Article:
You can’t work for a site with that name review geek without gaining practical experience with a lot of smartphones. But every time a new budget phone crosses my path, I get more and more frustrated with a silly trend. These affordable phones all have three, four, or even five cameras, but they can’t take a halfway decent photo.
Low-cost manufacturers sacrifice camera quality just to say, “Look how many cameras there are in our phone!” It’s a terrible situation that doesn’t benefit customers, and it could all be solved by downgrading these phones to just one good camera reduced and focused the money on quality.
Why do cell phones have so many cameras?
Twenty years ago, people started realizing that their flip phones could replace a point-and-shoot camera. Sure, flip phone cameras didn’t take the best pictures, but they were incredibly handy. And after a few years of technological advances, cameras suddenly became one of the biggest selling points for cell phones.
It’s been over a decade since the first smartphone came out, and camera quality is still the focus of almost every phone ad. I would argue that phone camera quality is more important than ever since there aren’t many ways to make modern phones stand out.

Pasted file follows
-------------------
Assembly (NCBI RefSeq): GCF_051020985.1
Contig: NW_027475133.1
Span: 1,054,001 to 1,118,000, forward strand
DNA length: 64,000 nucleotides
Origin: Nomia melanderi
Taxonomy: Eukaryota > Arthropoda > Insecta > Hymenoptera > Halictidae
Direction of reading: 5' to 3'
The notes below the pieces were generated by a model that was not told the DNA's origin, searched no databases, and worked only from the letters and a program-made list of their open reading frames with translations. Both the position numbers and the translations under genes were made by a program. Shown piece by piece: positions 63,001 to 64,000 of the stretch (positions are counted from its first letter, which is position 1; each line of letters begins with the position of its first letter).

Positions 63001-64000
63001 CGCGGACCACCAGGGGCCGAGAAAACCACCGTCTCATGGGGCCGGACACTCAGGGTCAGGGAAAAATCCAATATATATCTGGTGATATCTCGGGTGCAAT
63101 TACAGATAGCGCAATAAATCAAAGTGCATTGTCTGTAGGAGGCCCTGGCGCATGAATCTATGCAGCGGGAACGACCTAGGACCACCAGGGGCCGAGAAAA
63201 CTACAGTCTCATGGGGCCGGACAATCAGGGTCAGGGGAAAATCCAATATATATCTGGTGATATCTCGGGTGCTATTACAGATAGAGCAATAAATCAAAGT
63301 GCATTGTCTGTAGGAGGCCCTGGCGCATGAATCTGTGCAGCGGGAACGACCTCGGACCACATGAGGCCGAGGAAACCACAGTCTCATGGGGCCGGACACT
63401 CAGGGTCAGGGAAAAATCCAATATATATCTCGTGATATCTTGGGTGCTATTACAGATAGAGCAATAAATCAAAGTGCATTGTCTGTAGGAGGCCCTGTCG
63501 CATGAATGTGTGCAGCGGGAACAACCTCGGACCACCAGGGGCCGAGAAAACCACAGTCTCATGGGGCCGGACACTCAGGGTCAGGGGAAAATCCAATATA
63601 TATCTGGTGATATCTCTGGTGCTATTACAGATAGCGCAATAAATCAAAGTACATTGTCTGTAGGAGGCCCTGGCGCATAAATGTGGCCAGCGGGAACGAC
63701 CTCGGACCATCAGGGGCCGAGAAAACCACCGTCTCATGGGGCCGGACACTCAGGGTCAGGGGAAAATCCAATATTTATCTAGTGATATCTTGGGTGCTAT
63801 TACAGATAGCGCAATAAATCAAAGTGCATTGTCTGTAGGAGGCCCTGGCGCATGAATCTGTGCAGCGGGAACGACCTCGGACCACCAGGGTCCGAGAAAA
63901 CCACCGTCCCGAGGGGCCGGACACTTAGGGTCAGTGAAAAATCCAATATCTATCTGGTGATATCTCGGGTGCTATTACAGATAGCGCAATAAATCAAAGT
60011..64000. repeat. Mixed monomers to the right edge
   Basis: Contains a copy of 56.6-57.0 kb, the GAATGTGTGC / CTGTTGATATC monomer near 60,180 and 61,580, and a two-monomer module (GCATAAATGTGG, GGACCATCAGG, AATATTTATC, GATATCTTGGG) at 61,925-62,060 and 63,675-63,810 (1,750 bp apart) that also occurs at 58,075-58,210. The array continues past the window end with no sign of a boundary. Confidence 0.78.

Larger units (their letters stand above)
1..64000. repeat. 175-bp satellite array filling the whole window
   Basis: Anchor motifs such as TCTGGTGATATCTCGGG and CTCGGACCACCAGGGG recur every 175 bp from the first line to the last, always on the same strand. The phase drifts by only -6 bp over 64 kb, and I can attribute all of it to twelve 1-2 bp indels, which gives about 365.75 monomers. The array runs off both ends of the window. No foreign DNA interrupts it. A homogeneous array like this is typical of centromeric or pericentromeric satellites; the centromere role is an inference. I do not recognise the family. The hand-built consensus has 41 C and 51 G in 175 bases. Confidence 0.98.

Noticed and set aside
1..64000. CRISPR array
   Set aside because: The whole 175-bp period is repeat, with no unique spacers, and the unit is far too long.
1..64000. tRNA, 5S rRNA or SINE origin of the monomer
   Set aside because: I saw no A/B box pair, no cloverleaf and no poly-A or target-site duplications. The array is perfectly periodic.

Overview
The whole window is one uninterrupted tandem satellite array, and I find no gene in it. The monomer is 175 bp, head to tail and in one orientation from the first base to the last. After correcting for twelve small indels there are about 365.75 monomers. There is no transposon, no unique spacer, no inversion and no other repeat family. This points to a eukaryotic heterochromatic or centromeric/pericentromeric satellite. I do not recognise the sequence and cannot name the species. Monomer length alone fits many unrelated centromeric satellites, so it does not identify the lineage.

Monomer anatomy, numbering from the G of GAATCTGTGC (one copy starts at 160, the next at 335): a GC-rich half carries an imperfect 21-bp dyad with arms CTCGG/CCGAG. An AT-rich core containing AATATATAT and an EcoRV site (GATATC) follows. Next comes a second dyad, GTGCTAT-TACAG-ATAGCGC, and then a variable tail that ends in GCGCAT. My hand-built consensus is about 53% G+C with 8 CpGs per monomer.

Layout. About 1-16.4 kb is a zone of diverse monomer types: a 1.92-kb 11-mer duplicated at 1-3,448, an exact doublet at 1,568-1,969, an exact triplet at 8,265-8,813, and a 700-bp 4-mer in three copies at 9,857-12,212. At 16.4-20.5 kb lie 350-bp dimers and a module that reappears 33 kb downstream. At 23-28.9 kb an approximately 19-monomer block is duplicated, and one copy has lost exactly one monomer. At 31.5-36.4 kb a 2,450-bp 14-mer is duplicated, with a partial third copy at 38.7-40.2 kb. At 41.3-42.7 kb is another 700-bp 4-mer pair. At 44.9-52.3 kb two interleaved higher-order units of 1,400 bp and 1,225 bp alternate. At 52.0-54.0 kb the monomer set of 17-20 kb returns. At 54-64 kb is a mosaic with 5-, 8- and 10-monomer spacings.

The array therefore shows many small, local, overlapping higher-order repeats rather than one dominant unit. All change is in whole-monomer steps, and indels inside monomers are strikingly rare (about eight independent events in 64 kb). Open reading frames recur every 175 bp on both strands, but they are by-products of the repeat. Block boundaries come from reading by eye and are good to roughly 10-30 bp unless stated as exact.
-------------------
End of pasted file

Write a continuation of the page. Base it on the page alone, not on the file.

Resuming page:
This demand for high-quality cameras has pushed manufacturers into an interesting trend. Manufacturers are now putting multiple cameras in phones, each with a specific purpose. And honestly, it’s a great idea. Some phones now feature standard, ultra-wide, telephoto, and macro lenses to suit a variety of shooting styles and environments.
When you buy a high-end phone with multiple cameras, you can be sure that every lens will take high-quality photos. Having on-demand access to all that hardware is an amazing convenience — unless, of course, all the cameras suck.
Most new budget phones come with three or four terrible, terrible cameras. It is one of the most bizarre trends in this market and brings nothing to the customers. But here’s the thing; Manufacturers cannot join the multi-camera trend without sacrificing camera quality. It’s a very simple compromise.